orientation and professional communities. This develops when professional groups are
given greater autonomy and school leadership supports a professional approach to teaching
(Sachs 2003; Evetts 2011).
To date, new managerialism, accountability and performativity (Sachs 2001; Evetts 2011)
have been less prevalent in the Austrian system than in its Anglo-Saxon counterparts, since
the former is still organised according to traditional bureaucratic structures. While out-
put-oriented controls, standardisation and increased documentation requirements have
been stepped up in Austria in recent years, the school authorities have only exercised limited
pressure on teachers to change their traditional practices (Altrichter 2010; Altrichter,
Heinrich, and Soukup-Altrichter 2014).
BRITISH JOURNAL OF SOCIOLOGY OF EDUCATION 5
Traditional professionalism can likewise still be found in countries with pronounced
new public management systems (Bourke, Lidstone, and Ryan 2013). Given the education
policy situation and the findings of our own prior empirical studies, we have based our
present study on the premise that there are two types of teachers, namely those with a
traditional habitus and those with a new professional habitus (Nairz-Wirth and Feldmann
2015), and that these correspond to two types of teacher professionalism, namely traditional
professionalism and new professionalism. A traditional habitus means that teachers and
students are locked into old, ingrained routines and practices.
In the power-centred view of Bourdieu, professionalism is realised in fields and consti-
tutes special fields. In school fields, one can diagnose conflicts between different habitus
each of which try to assert their capital constellations. These conflicts are intensified by the
field of power and by educational policy. ‘New professional habitus’ acquires its dispositions
and capital constellations in the field of professional teaching that is created through the
conflict-ridden interplay of teacher training institutions, the field of education policy and
the only partially professionalised fields in secondary schools (Schinkel and Noordegraaf
2011). The teaching profession has repeatedly been described as a semi or fragmented
profession because the professional habitus has to operate in a labile professional field.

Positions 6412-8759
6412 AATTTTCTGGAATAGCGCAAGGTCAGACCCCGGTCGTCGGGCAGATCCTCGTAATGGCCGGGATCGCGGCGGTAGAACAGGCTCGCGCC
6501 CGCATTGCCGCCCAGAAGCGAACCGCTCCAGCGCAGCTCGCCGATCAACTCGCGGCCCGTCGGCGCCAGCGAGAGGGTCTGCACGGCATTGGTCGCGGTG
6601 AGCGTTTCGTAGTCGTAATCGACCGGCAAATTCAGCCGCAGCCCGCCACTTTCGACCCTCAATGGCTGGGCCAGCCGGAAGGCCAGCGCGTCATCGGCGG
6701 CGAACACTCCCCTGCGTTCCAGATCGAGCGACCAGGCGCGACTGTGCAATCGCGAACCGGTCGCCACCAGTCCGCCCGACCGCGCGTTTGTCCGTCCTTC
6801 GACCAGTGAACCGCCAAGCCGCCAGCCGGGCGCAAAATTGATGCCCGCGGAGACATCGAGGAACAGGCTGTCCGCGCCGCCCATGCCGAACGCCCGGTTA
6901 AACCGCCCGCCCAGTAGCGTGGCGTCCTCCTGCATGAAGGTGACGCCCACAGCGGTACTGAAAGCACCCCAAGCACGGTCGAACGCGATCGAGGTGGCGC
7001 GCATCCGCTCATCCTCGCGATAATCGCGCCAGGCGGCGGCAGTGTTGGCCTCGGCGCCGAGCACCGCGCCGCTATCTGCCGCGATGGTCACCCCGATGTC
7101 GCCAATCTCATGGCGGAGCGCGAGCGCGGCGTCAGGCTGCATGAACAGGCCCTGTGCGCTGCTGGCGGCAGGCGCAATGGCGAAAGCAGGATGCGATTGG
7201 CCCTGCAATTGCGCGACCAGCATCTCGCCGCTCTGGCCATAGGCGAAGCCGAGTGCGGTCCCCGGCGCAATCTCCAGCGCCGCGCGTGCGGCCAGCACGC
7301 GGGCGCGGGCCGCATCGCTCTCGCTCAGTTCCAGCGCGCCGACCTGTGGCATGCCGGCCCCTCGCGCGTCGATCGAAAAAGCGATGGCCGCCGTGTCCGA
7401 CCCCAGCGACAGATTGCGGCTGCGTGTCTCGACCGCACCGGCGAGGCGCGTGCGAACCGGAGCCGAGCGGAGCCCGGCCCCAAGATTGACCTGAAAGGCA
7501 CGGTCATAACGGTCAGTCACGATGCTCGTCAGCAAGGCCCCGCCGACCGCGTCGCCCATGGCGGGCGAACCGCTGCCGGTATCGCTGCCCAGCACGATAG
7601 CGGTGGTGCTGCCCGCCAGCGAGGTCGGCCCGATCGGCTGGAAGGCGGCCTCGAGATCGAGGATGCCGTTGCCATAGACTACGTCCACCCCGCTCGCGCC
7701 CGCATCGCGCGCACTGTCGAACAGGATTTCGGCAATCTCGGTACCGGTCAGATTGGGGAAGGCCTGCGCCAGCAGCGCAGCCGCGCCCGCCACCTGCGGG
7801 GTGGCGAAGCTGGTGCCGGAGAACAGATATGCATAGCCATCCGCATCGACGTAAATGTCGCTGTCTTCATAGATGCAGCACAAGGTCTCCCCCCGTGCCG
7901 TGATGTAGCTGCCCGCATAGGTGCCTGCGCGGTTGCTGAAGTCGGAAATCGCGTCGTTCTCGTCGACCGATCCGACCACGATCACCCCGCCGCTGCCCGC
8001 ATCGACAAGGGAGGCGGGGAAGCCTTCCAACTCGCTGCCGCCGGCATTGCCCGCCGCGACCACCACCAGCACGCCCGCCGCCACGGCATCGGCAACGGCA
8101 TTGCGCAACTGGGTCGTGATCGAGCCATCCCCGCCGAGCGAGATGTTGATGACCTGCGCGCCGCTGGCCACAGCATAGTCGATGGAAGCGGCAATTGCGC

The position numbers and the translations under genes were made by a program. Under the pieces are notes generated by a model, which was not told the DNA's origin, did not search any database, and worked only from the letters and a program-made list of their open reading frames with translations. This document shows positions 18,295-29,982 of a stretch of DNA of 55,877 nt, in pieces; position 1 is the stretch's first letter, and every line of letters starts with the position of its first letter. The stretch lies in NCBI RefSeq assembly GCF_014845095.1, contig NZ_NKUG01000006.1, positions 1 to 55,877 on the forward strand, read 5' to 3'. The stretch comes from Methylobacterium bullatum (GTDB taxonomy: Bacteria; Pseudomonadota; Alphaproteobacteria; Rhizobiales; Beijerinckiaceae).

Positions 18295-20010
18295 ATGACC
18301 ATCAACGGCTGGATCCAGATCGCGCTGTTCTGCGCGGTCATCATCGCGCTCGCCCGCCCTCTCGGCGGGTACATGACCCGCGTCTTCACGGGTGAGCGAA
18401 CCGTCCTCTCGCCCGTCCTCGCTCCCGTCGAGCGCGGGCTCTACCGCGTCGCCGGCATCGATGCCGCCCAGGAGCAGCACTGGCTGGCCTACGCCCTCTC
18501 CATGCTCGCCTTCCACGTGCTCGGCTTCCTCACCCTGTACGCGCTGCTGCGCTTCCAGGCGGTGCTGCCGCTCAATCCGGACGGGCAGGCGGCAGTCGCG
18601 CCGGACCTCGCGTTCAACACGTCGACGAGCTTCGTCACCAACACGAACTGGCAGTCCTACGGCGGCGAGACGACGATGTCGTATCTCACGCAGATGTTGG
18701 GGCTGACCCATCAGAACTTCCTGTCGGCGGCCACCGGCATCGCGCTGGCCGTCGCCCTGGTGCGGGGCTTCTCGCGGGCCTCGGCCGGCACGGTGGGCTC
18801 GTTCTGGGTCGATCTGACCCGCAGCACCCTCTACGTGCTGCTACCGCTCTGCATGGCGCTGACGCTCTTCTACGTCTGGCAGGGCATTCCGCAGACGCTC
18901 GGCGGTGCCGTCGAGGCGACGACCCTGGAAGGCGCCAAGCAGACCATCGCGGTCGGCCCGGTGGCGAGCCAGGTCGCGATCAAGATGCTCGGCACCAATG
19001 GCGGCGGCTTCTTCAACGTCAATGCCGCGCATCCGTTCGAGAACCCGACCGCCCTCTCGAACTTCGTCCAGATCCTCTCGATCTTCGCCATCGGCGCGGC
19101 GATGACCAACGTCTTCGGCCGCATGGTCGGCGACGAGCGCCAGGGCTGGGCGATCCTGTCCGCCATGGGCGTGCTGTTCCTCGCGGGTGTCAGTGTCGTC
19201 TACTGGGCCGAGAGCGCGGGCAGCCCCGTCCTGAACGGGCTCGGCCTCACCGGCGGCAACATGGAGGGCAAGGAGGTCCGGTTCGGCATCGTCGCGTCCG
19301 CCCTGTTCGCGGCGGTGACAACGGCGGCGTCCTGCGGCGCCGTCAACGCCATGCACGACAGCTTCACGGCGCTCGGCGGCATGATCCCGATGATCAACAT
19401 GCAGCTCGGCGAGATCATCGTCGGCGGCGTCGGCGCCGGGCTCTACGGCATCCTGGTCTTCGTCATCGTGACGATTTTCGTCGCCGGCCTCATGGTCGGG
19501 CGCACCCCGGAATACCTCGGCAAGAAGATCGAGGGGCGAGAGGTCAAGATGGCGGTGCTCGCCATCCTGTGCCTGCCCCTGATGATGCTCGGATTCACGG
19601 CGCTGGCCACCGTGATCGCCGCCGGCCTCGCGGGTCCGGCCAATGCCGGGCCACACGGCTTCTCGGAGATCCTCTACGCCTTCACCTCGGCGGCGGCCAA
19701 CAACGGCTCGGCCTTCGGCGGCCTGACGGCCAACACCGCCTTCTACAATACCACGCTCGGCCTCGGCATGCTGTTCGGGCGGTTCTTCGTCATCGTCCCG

The studies by Leonard and Roberts (2014) and Hardy (2008, 2014) – like our own
studies (Nairz-Wirth, Feldmann, and Wendebourg 2012; Nairz-Wirth 2016) – indicate that
the examination of education micro-worlds using Bourdieu’s tools also can produce valuable
findings for the development or confirmation of models and theories (e.g. concerning
teacher professionalism). Nonetheless, the interdependencies between changes in field rules,
capital constellations and habitus in action have so far not been adequately analysed (for
example, Hardy 2010; Shim 2014).
Little consideration has likewise been given to the possibility that – in addition to het-
erogeneous teacher habitus – diverse and conflicting fields or subfields can also exist in one
and the same school. While various forms of teachers’ habitus have been described in
education studies, their interaction with diverse fields still needs further examination (for
example, Helsper etal. 2008; Kramer 2014). Accordingly, we aim in particular to explore
the dynamic interrelationship between professional habitus and these fields.
The empirical study – data, methods and ndings
From a methodological perspective, our work is founded on constructivist grounded theory
(Charmaz 2006) and follows Bourdieusian research traditions, whereby theory-building
and empirical research are continuously linked.
A total of 70 interviews with teachers at 34 general and academic secondary schools in
Vienna and other parts of Austria provide the empirical basis for our study. The sampling
was carried out according to the principles of theoretical sampling and underpinned by
concepts of professionalism and a Bourdieusian approach. Particular emphasis was placed
on ensuring that our sample included schools both in major cities and in smaller towns and
rural communities.
Our interviews with teachers were conducted during a period in which education policy
changes had instigated habitus and field activities in many secondary schools. These
included, for example, team teaching, the implementation of new teaching and learning
methods, the abolition of ability grouping and so forth. The interviews were conducted
over a five-year period from 2011 to 2016 and ranged in length from 60 to 90 minutes. They
6 E. NAIRZ-WIRTH AND K. FELDMANN
were narrative in style and always began with the interviewee’s own account of his/her career
history (with a particular emphasis on information relating to experience in school or
university settings). The interviews were digitally recorded and transcribed, and the data
were analysed using the qualitative data analysis software ATLAS.ti. Each coded segment
of data contained either a full sentence, a part of a sentence or several sentences. Interview
passages were categorised using open coding; that is, with a focus on the significance indi-
cated by the interviewee (personal interpretation). In a further step, these categories were
ordered and modified in line with the two types of professionalism mentioned earlier. The
interviews were then interpreted using Bourdieu’s conceptual tools.